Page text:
Discrimination is treating people differently because they are members of a certain group. Discrimination is an action, not just an attitude. Having a prejudiced idea is not an action. A person can have a prejudice without engaging in actions that discriminate on the basis of that image or prejudice. For example, someone might have a mental image of doctors as being male (a sexist attitude-none of us is free from some of these ideas!) but still go to female doctors.

Attitudes are not always acted on and so do not necessarily result in discrimination. When a person in a position of authority makes a decision about some aspect of another person's employment because of a stereotype, however, prejudice moves from the realm of ideas and feelings into the realm of actions -- and thus, potentially, discrimination. For example, a manager might believe that "older workers are less flexible -- so they should be laid off first when our company experiences an economic down- turn." If the manager decides to lay off older workers on the basis of this belief, the manager has discriminated against the older workers.

Unlawful discrimination, in an employment setting, occurs when an individual is treated differently because he or she is a member of a protected category. The manager noted above has discriminated unlawfully against the older workers because the basis of his decision in the layoff is age, which is a protected category under federal law.

By contrast, consider a supervisor who dislikes people who wear stripes. The stripes look silly to this supervisor and she assumes that people who wear them are silly. She therefore does not assign important tasks to people who wear stripes.

This supervisor is discriminating. But wearing stripes is not indicative of being a member of a protected group. The discrimination, though unfair, is not illegal. Of course, this does not mean such discrimination is okay. At the very least, it constitutes poor supervision!

Harassment occurs when the discriminatory behavior is the manner in which an employee is treated or spoken to, rather than the terms and conditions of employment. As defined above, to be unlawful, harassment must be severe or pervasive. Unlawful harassment based on race often occurs in the form of racial epithets and the telling of jokes that are dis- respectful to a racial or ethnic group. As explained above, unless it is severe, a single instance of joke-telling or a single use of an epithet probably is insufficient to make the harassment meet the criteria for being unlawful. There must be a pattern, persistence, or severity to make the harassing behavior unlawful, but harassment need not rise to a standard of unlawfulness to be unacceptable, in the workplace.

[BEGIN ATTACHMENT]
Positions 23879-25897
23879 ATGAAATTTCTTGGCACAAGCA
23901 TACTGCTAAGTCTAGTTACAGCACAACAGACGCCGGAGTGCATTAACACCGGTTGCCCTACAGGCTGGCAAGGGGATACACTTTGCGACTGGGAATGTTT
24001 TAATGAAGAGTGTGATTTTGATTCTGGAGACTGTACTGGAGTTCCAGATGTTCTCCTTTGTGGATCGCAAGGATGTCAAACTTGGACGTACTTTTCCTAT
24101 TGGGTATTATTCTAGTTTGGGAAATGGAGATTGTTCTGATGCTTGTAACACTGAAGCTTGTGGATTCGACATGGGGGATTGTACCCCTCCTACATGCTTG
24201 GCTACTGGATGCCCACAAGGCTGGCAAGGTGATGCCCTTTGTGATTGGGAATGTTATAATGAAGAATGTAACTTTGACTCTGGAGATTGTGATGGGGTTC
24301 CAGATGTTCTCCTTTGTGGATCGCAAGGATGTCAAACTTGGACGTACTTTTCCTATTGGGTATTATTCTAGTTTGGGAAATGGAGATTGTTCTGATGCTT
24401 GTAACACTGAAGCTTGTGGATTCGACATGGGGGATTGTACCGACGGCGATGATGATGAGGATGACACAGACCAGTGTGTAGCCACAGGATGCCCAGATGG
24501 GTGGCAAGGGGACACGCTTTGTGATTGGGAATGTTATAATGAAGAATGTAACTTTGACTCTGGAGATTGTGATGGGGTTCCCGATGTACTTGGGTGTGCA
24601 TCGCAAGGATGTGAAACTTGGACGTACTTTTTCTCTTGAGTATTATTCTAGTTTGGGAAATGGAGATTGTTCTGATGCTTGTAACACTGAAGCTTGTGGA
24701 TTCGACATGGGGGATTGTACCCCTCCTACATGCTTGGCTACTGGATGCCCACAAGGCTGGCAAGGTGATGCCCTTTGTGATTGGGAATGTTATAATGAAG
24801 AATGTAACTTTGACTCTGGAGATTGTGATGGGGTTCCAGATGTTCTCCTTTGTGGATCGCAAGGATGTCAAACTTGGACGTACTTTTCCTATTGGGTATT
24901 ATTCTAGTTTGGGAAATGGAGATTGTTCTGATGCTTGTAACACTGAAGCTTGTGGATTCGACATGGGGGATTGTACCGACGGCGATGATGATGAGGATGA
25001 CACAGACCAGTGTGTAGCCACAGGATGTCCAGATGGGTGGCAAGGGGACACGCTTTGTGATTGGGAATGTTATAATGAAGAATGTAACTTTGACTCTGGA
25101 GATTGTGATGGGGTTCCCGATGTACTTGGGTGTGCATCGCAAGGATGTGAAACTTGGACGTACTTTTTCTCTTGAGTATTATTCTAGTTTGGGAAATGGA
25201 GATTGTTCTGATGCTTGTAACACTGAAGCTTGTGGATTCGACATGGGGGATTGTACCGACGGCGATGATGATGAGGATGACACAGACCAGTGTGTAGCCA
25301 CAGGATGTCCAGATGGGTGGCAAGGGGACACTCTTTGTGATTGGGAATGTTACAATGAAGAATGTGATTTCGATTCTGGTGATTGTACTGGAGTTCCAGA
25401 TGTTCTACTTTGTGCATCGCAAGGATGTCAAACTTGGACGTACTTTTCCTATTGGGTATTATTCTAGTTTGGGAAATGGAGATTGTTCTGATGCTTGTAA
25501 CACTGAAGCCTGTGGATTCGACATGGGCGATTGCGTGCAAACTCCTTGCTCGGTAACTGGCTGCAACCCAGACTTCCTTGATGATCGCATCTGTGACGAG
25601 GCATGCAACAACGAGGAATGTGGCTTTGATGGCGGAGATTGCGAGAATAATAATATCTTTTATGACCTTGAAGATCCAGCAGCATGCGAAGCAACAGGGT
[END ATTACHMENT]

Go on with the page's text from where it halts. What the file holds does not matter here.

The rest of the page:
Sexual harassment, simply defined, is when the harassment is sexual, such as sexual jokes, innuendos, requests for dates, and so forth. The harassment can be verbal, physical, or even visual. Some examples of sexual harassment include pressure for sexual favors, touching, cornering, suggestive letters or calls, pressure for dates, suggestive looks, sexual teasing, jokes, remarks, and gestures.

The two elements that must be present for behavior to constitute sexual harassment are

1. the behavior must be unwelcome, and

2. the behavior must be of a sexual nature.

The law defines sexual harassment in very specific terms. As stated above, legal liability for sexual harassment is limited to specific situations; however, an employer must necessarily use a broader definition in policies and procedures in order to prevent offensive behavior.